Karl Schwing, my 3G-grandfather, was born in 1813 in Darmstadt, Germany. His father was apparently also named Karl Schwing, according to the History of the Schwing Family, which provides many of the following details. While in Germany, Karl was a Lutheran minister; he was married twice in the “Old Country” but lost both wives shortly after childbirth, the second wife buried at sea during the trip from Germany to America. Karl would later join the German Apostolic Christian Church.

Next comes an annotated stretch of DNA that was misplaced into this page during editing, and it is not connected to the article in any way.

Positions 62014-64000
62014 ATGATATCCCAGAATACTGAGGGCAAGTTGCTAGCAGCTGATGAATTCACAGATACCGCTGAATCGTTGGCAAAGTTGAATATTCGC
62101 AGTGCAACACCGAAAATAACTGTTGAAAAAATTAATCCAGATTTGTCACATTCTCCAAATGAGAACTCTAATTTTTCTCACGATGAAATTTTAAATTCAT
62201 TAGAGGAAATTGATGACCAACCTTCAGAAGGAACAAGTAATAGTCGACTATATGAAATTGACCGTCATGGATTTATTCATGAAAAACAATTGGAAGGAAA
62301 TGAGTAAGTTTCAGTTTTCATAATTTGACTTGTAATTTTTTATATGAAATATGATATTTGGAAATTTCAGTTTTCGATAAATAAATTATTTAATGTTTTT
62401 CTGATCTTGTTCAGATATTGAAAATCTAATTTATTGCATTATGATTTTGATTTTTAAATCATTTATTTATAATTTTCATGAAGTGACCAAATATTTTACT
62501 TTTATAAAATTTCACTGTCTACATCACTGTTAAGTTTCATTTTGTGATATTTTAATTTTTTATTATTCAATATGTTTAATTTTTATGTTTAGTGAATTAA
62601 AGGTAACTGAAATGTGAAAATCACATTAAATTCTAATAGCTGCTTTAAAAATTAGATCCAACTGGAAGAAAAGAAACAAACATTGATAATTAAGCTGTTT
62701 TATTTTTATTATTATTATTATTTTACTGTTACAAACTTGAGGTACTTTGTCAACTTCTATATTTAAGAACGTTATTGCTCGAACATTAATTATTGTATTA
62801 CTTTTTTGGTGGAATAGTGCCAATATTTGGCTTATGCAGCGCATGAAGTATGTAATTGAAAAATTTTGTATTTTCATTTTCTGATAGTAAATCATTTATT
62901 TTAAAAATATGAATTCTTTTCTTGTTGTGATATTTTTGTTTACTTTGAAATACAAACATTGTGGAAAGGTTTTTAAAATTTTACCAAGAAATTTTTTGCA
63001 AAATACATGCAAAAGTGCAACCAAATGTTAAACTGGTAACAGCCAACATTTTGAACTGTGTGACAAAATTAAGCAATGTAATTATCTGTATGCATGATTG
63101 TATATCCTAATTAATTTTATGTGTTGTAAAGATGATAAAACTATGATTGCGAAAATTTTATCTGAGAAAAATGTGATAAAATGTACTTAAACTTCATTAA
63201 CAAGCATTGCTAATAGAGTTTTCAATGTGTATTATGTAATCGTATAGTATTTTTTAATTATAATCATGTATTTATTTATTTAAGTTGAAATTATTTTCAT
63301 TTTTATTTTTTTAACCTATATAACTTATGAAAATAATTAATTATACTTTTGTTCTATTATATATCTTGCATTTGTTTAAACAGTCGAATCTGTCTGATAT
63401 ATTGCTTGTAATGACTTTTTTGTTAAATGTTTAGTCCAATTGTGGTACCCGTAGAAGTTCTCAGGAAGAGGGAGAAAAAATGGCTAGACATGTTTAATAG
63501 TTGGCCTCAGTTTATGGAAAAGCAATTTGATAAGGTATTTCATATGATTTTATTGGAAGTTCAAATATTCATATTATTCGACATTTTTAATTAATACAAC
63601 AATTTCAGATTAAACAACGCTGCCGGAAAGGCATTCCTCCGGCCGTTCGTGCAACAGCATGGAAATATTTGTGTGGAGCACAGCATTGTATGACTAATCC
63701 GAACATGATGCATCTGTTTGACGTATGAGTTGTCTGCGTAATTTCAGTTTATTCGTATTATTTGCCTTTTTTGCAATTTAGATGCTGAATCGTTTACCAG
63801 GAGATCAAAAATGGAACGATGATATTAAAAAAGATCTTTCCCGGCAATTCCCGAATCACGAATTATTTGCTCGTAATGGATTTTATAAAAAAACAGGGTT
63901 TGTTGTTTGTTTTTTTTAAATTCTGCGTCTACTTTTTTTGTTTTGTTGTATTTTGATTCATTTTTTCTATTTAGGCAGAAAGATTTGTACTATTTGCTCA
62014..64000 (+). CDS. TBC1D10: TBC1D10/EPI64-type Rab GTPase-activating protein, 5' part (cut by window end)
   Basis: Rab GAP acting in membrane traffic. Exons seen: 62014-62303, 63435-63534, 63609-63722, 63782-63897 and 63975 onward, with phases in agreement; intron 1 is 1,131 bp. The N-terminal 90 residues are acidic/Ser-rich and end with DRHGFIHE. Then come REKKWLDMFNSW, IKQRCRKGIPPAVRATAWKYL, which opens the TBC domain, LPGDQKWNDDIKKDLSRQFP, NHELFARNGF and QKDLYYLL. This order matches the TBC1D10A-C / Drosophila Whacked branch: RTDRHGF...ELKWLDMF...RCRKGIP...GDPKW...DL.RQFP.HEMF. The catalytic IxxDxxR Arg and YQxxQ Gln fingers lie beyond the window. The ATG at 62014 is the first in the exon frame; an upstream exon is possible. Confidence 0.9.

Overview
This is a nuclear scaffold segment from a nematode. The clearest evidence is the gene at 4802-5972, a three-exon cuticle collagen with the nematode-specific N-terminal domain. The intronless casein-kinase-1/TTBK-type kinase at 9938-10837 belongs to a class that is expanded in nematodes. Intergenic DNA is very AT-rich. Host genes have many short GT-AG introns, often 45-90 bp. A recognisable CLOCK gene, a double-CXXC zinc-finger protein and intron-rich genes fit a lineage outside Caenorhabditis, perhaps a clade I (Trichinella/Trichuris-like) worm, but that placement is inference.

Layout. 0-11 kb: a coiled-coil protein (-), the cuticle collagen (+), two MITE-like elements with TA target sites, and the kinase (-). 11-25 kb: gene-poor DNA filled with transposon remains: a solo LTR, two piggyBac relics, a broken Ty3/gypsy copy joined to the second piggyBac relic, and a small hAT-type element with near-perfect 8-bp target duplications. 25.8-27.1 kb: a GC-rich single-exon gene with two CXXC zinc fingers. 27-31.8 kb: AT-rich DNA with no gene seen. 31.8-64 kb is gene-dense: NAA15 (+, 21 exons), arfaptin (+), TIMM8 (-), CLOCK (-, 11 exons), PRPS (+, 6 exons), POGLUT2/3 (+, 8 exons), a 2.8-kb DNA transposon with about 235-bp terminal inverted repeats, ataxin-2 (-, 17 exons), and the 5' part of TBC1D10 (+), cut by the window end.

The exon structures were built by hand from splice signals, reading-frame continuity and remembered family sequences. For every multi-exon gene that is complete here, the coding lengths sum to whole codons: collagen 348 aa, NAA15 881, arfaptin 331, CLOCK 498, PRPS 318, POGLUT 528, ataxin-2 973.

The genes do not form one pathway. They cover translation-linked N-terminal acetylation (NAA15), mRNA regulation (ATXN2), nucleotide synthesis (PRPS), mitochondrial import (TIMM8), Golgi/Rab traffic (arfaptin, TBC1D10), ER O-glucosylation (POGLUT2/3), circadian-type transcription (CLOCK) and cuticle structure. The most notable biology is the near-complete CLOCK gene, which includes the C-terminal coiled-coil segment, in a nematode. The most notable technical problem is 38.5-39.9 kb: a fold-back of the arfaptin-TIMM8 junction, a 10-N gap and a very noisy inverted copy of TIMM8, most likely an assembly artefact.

In 1851 Karl married Saloma Bollinger, my 3G-grandmother, in Akron, Ohio. They had a son, John B., in 1852, and in 1853 the two older children, Karl and Margaret, died. Four more children followed John’s birth: Charles; Henry Edward; Albert Carl, Sr.; and Joseph Gilbert. Both the 1860 and 1870 censuses show Karl working as a tailor in Akron. In 1877 the family moved to Livingston County, Illinois, where Karl worked as a farmer. Three years later, the oldest surviving son, John, died in Chatsworth, Illinois, of lung fever. Karl only outlived his son by three months. The Livingston Yesterday series from the Pontiac Public Library (taken from the Historical Encyclopedia of Illinois and History of Illinois) states that on 10 August, 1880, “at the zenith of his powers,” Karl died. He is buried in the South Apostolic Christian Cemetery outside Fairbury, Illinois. Karl’s widow Saloma lived for two more decades, residing with all three sons at various times. She died in early 1900 and is buried in Graceland Cemetery in Fairbury.